We did it! “New Harvest Egg Project” gets $50K + lab space to make egg whites without hens.
We’re moving to California!! IndieBio’s program is set up to start March 1, but we make arrangements for David and Arturo to get there ahead of time. David moves to San Fran in late January, and gets right to work on the science at Berkeley Biolabs, so we can really hit the ground running once we get to IndieBio.
March 2, 2015
Clara Foods gets to work at IndieBio – rigorously building out their business plan and getting in touch with customers and investors. Their science is moving along quickly thanks to their pre-work at Berkeley Biolabs, so they have samples to show.
May 29, 2015
Clara Foods hits the stage with New Harvest, Muufri, Pembient and Tomato Sushi to talk about the Edible Bioeconomy.
New Harvest and IndieBio co-hosted a really wonderful event on the future (or rather the emerging present) of animal products made without animals.
June 11, 2015
Clara and the 10 other biotech companies at IndieBio present their pitches at Demo Day. The event sold out quickly weeks before. Watch the pitches from Demo Day here!
July 9, 2015
Clara Foods announces they have completed their seed round: $1.75 million!
Within a matter of months, Clara Foods attracted $1.75 million to making animal products without animals, with the story covered in TechCrunch. Among the investors participating in the round are David Friedberg, Ali and Hadi Partovi, Scott Banister, and SOSV. Clara Foods definitely comes out of IndieBio as the most successfully invested-in company of the class – raising the money they needed even before hitting the stage at Demo Day!
Here’s to another great success that began with the spark that only New Harvest could create.
Written by Isha Datar July 9, 2015
An egg white is made up of around 12 key proteins. These proteins are what cause an egg white to gel when cooked, make stiff peaks when whipped, and act as a binding ingredient. These proteins are what make up the functionality of an egg white.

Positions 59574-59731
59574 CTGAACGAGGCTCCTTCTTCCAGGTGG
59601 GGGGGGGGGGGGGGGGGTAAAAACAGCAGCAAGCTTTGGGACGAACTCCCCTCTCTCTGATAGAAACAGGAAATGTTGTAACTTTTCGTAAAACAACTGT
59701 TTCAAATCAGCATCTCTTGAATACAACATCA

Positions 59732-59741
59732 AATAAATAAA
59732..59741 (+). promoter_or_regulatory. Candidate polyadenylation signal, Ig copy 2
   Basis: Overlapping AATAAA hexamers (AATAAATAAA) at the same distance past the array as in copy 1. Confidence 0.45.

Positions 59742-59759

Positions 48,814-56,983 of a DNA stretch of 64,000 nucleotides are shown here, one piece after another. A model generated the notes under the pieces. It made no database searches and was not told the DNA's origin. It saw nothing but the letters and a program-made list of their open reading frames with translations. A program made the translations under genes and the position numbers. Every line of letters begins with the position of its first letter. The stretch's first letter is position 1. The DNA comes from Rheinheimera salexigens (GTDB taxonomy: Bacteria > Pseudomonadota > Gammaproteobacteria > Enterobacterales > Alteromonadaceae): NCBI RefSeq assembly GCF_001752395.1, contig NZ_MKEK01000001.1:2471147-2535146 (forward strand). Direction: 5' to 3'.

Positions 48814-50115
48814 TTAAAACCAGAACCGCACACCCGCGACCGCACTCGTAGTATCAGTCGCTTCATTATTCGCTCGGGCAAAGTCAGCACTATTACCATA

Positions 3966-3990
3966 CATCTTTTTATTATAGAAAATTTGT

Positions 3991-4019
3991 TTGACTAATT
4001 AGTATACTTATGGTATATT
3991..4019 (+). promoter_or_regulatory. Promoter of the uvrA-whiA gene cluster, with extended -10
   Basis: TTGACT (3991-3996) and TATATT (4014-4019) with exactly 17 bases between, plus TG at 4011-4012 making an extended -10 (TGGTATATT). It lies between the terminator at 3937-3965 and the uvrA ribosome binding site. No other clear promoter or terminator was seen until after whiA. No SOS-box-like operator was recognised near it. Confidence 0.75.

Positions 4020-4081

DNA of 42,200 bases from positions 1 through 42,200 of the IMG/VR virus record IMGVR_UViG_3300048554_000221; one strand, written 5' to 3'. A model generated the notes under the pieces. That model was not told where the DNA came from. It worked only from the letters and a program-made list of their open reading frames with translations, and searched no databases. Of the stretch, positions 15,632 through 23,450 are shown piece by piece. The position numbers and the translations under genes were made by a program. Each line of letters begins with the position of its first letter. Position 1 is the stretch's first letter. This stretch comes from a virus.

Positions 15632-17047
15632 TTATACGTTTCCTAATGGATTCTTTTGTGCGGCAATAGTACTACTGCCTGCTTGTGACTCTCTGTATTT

Today, majority of the world’s eggs are produced in high density industrial systems. Laying chickens are bred, the male chicks are culled, and the female hens are kept in small, crowded cages. Laying hens have their beaks trimmed to prevent them from injuring one another while in these confined cages. A hen will begin producing eggs at around 18-20 weeks of age, and continue to produce about one egg per day until 100-130 weeks, when the hen is slaughtered. These chickens do not become meat – they were designed for egg laying and their bones are too fragile to go through traditional meat processing.
Clara Foods’ egg white proteins are made by yeast, rather than by factory farmed laying hens. Yeast is reprogrammed to produce egg white proteins by inserting the genes for egg white proteins into the yeast cells. As the yeast grows, it consumes sugar to produce the exact same egg white proteins that an ovulating hen would produce. After enough egg white proteins have been produced, the yeast and egg mixture is separated so only the egg white proteins remain.
Compared to producing egg whites from laying hens, producing egg whites from yeast offers many benefits.
First, there are zero animals involved in the process, which means there is no opportunity for contamination by bacteria like Salmonella and E. coli, which live in the gut and feces of animals.
Second, it is much easier to maintain a stable supply of egg proteins if they are made in yeast. In the spring of 2015, an avian flu outbreak resulted in the cull of $50 million chickens suspected of contracting the disease. This caused the price of eggs to more than double. With the crowded conditions of egg-producing factory farms, these kinds of disease outbreaks are impossible to prevent and extremely difficult to contain.
Third, because we are using a very simple organism – a yeast, which doubles every couple of hours – rather than a chicken, which must be at least 6 months before it can begin laying eggs, it should require less land and water inputs to produce hen-free egg whites. It should also produce fewer waste products and a much safer working environment for egg white producers.
Using a yeast based system to produce egg whites also allows us to do things we could never do before. For example, because we are choosing which proteins and components to produce, we can tailor the mixture of egg proteins. With slight modifications to the proportions of egg white proteins, we can create egg whites that can whip up fluffier or have better binding capabilities.
Written by Isha Datar November 4, 2015